It is interesting to speculate that this process also occurs in human biology, where the distances between peripheral sites of infection or inflammation and draining secondary lymphoid tissue are even greater, presumably increasing the necessity of an adaptation such as the one described in this paper. Although there are substantial differences between human and rodent MCs, human MCs do contain preformed TNF (Walsh et al., 1991; Frangogiannis et al., 1998). There is also significant evidence to suggest that human MCs also release insoluble granule contents during degranulation (Kobayasi and Asboe-Hansen, 1969; Murphy et al., 1987; Caulfield et al., 1990; Kaminer et al., 1991; Lee and Vijayasingam, 1995; Akimoto et al., 1998). Given these factors, it is probable that a similar system operates in human immunology.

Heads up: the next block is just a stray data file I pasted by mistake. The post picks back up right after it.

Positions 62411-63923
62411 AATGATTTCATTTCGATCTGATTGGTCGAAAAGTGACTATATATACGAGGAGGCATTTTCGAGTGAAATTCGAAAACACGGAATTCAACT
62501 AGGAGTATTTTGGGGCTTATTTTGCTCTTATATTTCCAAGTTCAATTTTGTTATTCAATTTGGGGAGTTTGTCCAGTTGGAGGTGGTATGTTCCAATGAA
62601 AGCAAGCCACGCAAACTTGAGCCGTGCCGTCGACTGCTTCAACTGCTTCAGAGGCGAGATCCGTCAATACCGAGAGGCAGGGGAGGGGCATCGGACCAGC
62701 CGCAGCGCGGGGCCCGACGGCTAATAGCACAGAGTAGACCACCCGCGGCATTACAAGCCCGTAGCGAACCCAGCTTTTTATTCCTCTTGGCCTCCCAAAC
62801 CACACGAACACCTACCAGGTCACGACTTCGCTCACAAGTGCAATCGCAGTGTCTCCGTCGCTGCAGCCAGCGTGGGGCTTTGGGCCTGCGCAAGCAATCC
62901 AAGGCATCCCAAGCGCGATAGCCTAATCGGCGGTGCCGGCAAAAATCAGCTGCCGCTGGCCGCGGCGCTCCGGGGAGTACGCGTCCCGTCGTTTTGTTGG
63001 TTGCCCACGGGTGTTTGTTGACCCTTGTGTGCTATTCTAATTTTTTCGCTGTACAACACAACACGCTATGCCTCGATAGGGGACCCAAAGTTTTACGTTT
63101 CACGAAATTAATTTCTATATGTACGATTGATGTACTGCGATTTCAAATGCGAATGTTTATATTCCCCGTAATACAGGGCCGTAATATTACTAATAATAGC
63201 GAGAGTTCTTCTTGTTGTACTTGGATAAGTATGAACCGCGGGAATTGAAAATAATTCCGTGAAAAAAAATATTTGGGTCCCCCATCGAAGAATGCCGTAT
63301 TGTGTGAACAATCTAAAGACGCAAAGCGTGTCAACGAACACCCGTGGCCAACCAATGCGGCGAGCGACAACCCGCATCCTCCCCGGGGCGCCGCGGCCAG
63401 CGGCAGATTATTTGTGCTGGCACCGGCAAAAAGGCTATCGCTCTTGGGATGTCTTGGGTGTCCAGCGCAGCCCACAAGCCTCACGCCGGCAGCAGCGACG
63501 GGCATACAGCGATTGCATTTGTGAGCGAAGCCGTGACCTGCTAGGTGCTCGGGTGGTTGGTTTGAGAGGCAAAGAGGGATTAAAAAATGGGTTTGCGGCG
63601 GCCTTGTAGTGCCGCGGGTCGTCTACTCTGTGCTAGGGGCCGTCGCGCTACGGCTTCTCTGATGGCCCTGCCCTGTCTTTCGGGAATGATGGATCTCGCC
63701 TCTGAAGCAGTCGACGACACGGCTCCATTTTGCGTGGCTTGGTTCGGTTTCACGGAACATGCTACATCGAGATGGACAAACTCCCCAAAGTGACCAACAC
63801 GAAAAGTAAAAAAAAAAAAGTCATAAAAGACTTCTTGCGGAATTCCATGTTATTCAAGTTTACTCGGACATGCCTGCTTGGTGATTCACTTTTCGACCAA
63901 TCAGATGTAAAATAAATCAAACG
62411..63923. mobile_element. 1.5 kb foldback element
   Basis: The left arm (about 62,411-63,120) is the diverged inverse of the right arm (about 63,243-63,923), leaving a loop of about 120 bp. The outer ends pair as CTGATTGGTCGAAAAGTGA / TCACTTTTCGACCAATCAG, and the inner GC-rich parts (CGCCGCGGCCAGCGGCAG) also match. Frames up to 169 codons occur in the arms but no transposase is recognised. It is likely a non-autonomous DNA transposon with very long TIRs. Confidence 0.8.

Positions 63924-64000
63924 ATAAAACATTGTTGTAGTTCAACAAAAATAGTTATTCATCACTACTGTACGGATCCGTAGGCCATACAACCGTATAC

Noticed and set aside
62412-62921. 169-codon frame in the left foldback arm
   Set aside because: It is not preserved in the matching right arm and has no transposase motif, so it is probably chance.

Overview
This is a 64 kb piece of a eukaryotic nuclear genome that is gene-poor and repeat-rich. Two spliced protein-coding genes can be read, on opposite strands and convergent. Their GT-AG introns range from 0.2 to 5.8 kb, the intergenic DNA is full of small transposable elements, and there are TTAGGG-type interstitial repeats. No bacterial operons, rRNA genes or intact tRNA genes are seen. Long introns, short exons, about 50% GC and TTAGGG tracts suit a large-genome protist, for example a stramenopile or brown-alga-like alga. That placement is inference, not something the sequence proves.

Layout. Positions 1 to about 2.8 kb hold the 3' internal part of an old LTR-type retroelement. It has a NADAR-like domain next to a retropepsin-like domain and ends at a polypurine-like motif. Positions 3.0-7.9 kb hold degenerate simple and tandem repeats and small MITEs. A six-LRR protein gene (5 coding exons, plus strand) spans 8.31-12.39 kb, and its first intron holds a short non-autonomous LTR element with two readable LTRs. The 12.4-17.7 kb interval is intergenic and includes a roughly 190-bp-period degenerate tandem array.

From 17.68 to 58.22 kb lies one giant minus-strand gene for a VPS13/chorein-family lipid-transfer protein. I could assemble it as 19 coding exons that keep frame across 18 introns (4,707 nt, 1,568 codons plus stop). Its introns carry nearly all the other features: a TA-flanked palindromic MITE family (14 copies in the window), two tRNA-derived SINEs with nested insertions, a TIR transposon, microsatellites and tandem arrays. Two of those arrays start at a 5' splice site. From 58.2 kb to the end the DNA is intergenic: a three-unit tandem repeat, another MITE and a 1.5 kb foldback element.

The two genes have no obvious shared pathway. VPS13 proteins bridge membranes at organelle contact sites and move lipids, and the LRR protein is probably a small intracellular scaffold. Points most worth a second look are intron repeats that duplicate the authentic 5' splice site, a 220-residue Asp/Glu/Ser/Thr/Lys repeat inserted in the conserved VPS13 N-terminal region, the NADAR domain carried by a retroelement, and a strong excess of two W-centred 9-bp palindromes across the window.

MCs reside at the crossroads between the external environment, the blood vasculature, and the lymphatic system. They are ideally situated to orchestrate events during the earliest stages of immune responses, and it seems likely that this is their physiological role in mammalian biology. In fact, their proximity to these critical structures suggests that they influence them directly in many ways in addition to those that have already been described. This work indicates one way in which these important cells may also influence events in distant lymphoid tissues.
Finally, many other immune cells including neutrophils (Niemann et al., 2007), eosinophils (Erjefält et al., 1999), basophils (Metcalfe et al., 1984), and cytotoxic T lymphocytes (Masson et al., 1990) store biologically active compounds in granules. The granular matrix in these cell types is comprised of serglycin proteoglycans, which, in addition to their role in storage, can contribute to the extracellular function of the bound mediators (Veugelers et al., 2004). To date, only the local effects of such complexes have been investigated. Our studies suggest that they may also be specialized to deliver their cargo of signaling proteins to far more distant targets.